Friday, July 13, 2007

Markets at All Time Highs - Should you be worried?

The markets seem a little bubbly these days, hitting all-time highs in several indexes. Most of the experts suddently seem to have become bullish, despite their agreement that the market has been climbing the proverbial "Wall of Worry" recently.

So, should you be worried or euphoric? I've traded thoughts with a few friends recently and the insights might be worth sharing.

First of all, keep in mind that the new highs are over those of about 6 years ago, when euphoria was high but earnings were much lower. Thus, while the market is certainly not cheap today, it does not seem wildly overpriced either. Assuming some of the worries dissipate, it would seem the market has room to run.

On the other hand the bull run is over 4 years old, so the market is a bit nervous. Any sign of new worries or worsening of those now being mentioned are causing traders to keep a finger on the sell button.

As I've said to my friends, I'm neither optimistic nor pessimistic on the market. It does seem a bit bubbly now, but it could well go higher over time. The most likely result is increased volatility. That is great news for me, since my system depends on volatility to outperform the markets (see previous articles for an explanation if you are not a regular reader).

In accord with all this, my system had me buying a few weeks ago but is flashing a sell right now. Of course, this is the short term response to the volatility. In the longer term picture, my system has me holding a significant cash position, meaning I'll be ready to capitalize on any volatility, whether it be short term or a significant bear market. That's the beauty of the don't need to know what the market will do to ourperform the market. Check it out in posts on "Taking Advantage of Volatility" or "Dollar Cost Averaging on Steroids".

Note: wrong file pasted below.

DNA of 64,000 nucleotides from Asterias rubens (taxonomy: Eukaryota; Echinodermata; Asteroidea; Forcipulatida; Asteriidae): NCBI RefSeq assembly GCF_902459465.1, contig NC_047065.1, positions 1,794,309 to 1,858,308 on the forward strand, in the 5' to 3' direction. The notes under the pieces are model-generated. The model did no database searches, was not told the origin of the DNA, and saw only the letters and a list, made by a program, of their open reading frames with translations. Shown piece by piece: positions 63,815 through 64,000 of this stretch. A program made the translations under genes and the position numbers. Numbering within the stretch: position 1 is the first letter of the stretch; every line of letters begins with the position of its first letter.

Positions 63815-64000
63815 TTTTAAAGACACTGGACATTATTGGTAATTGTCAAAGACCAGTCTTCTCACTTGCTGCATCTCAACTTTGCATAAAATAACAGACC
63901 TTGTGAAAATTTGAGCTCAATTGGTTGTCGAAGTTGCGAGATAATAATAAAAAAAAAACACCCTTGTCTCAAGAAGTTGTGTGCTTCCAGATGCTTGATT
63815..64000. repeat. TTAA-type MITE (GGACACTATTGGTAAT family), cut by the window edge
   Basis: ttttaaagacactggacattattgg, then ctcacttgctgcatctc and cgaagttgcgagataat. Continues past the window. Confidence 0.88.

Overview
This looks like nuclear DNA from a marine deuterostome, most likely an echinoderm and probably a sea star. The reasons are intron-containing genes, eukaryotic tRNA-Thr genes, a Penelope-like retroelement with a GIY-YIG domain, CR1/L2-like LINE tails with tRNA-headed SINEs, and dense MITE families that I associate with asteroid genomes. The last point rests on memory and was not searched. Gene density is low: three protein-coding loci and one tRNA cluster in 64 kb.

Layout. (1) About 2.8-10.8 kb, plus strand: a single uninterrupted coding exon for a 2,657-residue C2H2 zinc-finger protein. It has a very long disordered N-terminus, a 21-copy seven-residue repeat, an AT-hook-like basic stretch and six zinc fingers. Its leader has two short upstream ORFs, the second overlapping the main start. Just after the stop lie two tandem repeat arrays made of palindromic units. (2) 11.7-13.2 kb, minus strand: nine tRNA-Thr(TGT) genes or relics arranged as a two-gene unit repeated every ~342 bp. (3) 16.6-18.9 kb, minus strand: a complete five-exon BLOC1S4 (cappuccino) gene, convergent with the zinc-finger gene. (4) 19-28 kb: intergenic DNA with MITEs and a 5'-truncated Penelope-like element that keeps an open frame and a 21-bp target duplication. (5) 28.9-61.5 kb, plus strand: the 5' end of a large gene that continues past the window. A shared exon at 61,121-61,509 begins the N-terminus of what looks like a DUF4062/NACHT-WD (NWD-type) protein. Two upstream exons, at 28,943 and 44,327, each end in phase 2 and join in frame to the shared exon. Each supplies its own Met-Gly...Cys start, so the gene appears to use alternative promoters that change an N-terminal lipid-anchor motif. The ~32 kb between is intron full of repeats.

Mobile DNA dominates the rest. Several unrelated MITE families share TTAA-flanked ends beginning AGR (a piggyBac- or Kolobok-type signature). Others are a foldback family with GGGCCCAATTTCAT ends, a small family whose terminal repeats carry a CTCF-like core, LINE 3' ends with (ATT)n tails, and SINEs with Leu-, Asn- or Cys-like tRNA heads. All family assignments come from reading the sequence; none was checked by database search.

Friday, July 6, 2007

Help with Understanding Your Insurance Needs

One thing I've noticed is that insurance decisions are often made on an emotional basis, or on the spur of the moment with minimal analysis, and the decisions sometimes defy logic. As a result, it may be useful to at least work through the basics outside of the pressure of a salesman and in a strategic, rather than adhoc, basis.

Let's start with the fact that there are a huge number of potential types and sources of insurance available, each with a salesman trumpeting its benefits. Obviously, if you are not careful, you could insure yourself into the poorhouse.

So, how should you identify those you must have, versus those it would be nice to have? Start with the premise that you must insure yourself against a financial catastrophe, but not against events that might be painful, but not catastrophic. That is the basis for buying medical insurance and for buying liability insurance. A reasonably likely event such as a major illness or accident could be catastrophic to all but the most financially secure without these insurances. The same applies to flood, fire and casualty insurance on your home. And, for those with minimal financial reserves who have families including young children, term life and disability insurance is mandatory. Death or disability could financially handicap the family for many years.